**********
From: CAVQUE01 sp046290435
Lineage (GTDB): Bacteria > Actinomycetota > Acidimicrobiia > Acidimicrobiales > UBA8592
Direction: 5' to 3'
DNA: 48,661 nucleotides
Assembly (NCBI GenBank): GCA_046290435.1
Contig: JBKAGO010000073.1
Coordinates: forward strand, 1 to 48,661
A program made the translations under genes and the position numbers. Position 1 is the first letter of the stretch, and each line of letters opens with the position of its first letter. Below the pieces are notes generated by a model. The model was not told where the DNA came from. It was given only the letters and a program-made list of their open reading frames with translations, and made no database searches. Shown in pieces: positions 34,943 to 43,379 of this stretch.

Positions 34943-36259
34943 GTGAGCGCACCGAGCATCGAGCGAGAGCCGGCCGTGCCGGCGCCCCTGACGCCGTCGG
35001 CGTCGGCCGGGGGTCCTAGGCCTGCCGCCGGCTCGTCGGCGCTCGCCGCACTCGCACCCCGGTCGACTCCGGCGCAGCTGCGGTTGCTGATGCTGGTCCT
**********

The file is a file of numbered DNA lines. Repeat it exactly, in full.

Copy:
From: CAVQUE01 sp046290435
Lineage (GTDB): Bacteria > Actinomycetota > Acidimicrobiia > Acidimicrobiales > UBA8592
Direction: 5' to 3'
DNA: 48,661 nucleotides
Assembly (NCBI GenBank): GCA_046290435.1
Contig: JBKAGO010000073.1
Coordinates: forward strand, 1 to 48,661
A program made the translations under genes and the position numbers. Position 1 is the first letter of the stretch, and each line of letters opens with the position of its first letter. Below the pieces are notes generated by a model. The model was not told where the DNA came from. It was given only the letters and a program-made list of their open reading frames with translations, and made no database searches. Shown in pieces: positions 34,943 to 43,379 of this stretch.

Positions 34943-36259
34943 GTGAGCGCACCGAGCATCGAGCGAGAGCCGGCCGTGCCGGCGCCCCTGACGCCGTCGG
35001 CGTCGGCCGGGGGTCCTAGGCCTGCCGCCGGCTCGTCGGCGCTCGCCGCACTCGCACCCCGGTCGACTCCGGCGCAGCTGCGGTTGCTGATGCTGGTCCT